“If I were to begin again, I would begin with culture”, said Jean Monnet, the founding father of the European Economic Community. Robert Schuman, co-founder of the European Community of Coal and Steel, wrote in 1963: “Before becoming a military alliance or an economic entity, Europe has to be a cultural community in the highest sense of the Word.”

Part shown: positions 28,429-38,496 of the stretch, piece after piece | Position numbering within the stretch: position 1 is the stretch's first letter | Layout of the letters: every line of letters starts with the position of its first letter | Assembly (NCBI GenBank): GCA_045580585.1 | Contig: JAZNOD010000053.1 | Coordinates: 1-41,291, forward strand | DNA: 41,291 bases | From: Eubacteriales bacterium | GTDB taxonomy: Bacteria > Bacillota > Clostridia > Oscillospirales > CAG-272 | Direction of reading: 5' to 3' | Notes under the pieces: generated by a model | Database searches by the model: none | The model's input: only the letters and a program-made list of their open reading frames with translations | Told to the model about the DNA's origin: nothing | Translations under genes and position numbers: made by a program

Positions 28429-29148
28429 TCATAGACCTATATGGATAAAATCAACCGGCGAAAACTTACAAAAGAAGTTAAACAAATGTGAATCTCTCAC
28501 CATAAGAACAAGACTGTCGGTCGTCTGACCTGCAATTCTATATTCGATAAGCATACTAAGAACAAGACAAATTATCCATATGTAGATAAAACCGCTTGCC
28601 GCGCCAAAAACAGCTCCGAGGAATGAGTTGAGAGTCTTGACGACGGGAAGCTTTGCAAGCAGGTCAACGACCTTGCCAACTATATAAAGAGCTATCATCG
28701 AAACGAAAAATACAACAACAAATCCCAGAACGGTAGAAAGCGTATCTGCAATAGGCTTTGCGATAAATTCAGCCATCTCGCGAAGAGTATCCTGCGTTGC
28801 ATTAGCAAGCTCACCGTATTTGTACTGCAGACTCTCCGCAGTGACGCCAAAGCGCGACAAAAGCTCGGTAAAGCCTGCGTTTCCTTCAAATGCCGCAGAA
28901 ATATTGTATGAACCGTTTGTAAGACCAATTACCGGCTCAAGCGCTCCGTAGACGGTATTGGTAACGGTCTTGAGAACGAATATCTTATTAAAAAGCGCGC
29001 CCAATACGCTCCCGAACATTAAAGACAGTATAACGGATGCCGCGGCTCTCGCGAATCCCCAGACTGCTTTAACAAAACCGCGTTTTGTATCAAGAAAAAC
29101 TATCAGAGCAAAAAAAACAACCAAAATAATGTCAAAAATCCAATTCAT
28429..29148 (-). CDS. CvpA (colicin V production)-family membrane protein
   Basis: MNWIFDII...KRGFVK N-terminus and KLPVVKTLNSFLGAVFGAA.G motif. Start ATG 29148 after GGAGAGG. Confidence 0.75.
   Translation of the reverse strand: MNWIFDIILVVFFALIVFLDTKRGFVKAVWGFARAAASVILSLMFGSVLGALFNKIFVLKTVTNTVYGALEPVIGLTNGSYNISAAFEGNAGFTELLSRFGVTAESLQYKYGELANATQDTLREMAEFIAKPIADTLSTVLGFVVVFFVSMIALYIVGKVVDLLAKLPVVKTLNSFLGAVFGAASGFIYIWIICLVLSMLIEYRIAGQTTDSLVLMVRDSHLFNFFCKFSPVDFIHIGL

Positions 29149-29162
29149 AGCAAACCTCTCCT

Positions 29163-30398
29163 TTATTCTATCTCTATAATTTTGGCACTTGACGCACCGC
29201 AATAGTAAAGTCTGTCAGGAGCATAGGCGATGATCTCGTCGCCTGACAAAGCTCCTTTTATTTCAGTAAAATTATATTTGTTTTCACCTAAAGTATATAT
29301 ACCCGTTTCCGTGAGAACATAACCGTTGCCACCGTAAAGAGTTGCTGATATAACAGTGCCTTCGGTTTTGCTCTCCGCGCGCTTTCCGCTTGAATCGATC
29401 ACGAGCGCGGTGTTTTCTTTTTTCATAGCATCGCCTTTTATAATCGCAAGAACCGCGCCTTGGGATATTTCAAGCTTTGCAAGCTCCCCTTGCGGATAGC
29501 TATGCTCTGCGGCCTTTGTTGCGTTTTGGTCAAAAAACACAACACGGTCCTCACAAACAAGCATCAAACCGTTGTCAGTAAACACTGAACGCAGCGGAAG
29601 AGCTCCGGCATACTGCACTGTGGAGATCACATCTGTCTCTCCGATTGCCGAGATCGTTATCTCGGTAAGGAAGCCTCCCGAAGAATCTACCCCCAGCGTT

Nevertheless, the European Union is steel seen by most citizens as a mere functional arrangement facilitating free trade an mutual co-operation. On the economy, the success of the single market is widely acknowledged. The European Community has also proven effective as a peace project – a framework within which national identities, and some of the conflicts they can generate, have been tempered by the consciousness of being European. However, we have more to do on cultural diversity. Whereas the first responsibility for the realization of cultural and educational rights obligations still lies with the state, a prominent place to education and culture could be laid down in the constitutional Treaty whereby Governments could be held accountable for their performance in the field of cultural rights while at the same time elaborating a template for cultural co-existence with which citizens and states can identify. The book contains the proceedings by scholars from various European Countries which were delivered at the European Cultural and Educational Forum in Bruges, 2002 and 2003, organized by the European Association for Education Law and Policy in cooperation with the College of Europe.